DOE Employees Use Personal Email Addresses For Work-Related Purposes

Department’s email practices sometimes make retrieval of records impossible

Department of Energy headquarters /
• September 10, 2015 5:10 pm


The Department of Energy lacks a proper email record keeping system, as some employees use personal accounts for work-related purposes, according to a new report.

The special report, released by the Department of Energy Office of Inspector General, says that the agency has failed to implement a process to guarantee that agency-related emails—considered federal records—are identified and managed to meet requirements. Under requirements established by the National Archives and Records Administration, federal agencies must have such policies in place to make sure federal records are properly stored.

Lack of proper management of federal records could hinder agency obligations, such as responding to requests made under the Freedom of Information Act or dispensing information that may needed for either law enforcement or litigation purposes.

There is no such system within the Energy Department, according to the report, which suggests that officials have viewed record management as a low priority. It has generally left up to each employee to determine whether an email is considered a federal record and to manage as such. However, department and contracted employees have not always been trained to identify, preserve, and dispose of electronic records.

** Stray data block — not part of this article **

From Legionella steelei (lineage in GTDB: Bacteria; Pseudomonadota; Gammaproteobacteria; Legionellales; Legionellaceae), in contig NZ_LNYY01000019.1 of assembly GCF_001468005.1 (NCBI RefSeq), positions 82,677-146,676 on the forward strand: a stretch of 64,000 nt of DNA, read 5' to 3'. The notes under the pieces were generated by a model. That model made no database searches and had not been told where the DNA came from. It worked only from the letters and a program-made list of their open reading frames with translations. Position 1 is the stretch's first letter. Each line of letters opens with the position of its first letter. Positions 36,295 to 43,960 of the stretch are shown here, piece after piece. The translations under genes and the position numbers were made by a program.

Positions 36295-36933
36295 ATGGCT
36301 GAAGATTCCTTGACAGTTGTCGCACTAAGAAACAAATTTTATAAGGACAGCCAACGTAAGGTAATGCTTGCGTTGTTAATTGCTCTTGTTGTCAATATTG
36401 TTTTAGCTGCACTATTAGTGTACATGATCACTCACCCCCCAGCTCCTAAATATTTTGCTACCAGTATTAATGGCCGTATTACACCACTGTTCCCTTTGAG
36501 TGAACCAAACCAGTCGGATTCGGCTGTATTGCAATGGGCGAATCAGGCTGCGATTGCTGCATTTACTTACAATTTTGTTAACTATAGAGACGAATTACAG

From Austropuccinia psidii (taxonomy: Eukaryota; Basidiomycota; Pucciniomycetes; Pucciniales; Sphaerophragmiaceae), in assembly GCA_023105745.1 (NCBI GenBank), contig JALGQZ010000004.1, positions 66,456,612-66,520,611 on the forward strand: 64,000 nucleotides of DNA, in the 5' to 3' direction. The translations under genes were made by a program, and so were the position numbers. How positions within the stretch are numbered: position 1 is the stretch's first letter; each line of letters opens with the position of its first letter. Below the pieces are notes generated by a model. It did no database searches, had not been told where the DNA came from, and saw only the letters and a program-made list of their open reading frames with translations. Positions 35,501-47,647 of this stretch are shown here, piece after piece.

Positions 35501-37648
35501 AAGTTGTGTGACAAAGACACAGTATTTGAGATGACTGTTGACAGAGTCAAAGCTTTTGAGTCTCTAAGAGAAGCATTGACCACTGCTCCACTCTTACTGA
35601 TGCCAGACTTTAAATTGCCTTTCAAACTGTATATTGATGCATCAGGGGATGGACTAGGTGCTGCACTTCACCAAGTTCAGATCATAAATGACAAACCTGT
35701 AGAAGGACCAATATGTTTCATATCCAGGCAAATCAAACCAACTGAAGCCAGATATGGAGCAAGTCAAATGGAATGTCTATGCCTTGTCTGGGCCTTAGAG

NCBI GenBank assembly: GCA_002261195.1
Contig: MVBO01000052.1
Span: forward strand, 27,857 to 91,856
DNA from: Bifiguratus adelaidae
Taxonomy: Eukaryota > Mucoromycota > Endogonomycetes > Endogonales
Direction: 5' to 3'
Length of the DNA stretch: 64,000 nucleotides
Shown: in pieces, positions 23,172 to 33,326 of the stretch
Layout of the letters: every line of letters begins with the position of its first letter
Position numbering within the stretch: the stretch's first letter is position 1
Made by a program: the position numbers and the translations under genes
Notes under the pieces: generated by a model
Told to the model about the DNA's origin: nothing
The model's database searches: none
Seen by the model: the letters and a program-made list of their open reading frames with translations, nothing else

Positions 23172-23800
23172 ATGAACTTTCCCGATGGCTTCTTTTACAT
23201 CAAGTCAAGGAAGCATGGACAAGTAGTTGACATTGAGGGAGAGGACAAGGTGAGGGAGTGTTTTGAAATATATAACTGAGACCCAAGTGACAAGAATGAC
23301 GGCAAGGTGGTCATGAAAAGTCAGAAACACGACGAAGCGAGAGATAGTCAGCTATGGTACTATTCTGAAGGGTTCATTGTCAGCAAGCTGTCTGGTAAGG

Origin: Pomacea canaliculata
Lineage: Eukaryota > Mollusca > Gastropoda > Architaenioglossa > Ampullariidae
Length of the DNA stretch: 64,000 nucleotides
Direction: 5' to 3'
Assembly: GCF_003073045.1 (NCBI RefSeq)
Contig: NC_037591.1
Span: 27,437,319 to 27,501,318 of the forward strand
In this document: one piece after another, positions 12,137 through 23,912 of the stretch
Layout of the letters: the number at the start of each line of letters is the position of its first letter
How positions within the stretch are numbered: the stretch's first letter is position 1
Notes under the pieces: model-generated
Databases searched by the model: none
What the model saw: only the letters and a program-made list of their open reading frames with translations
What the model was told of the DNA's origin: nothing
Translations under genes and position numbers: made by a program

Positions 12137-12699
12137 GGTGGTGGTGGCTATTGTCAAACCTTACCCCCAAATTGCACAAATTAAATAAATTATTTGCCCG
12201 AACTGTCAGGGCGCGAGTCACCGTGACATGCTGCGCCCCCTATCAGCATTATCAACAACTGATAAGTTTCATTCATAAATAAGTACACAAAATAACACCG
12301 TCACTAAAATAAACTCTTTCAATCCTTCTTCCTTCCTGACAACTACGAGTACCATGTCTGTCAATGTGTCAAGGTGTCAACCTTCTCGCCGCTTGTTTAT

The use of personal email accounts to conduct work-related tasks has been found to be extensive.

Officials have told the inspector general that there are no established guidelines saying that employees cannot not send or receive work-related emails through their personal accounts, which makes retrieval of records, in some instances, impossible.

"Department officials noted that guidelines within which employees could send or receive work-related email from their personal accounts had not been established, making archival and retrieval of potential records difficult or impossible," the report reads.

Although employees of the agency are permitted to use personal email addresses for work-related purposes, proper controls must be in place to ensure federal records are identified and retained, as federally required. The agency does not have these controls.

The inspector general says that the department "had not fully established the parameters within which such activities could be acceptably and securely achieved. As such, there was no assurance that electronic records critical to supporting agency functions were maintained in accordance with Federal regulations."

These issues, in part, were credited to a lack of coordination between programs within the agency.

"We determined that a lack of coordination among programs contributed to a number of weaknesses identified during our review," the report says. "For instance, there was significant confusion among the Office of the Chief Information Officer (OCIO) and Department programs as to which organizations were responsible for managing email records. Yet, many program officials we spoke with expressed their belief that it was the OCIO's responsibility. OCIO officials indicated that it was the programs' responsibility to manage their own records as they deemed necessary."

The Office of Management and Budget directed federal agencies to manage their email records using automated software applications no latter than the end of 2016, prompting the current review into the Energy Department’s email system. Problems within the system are found to date back to 2005.

Published under: Department of Energy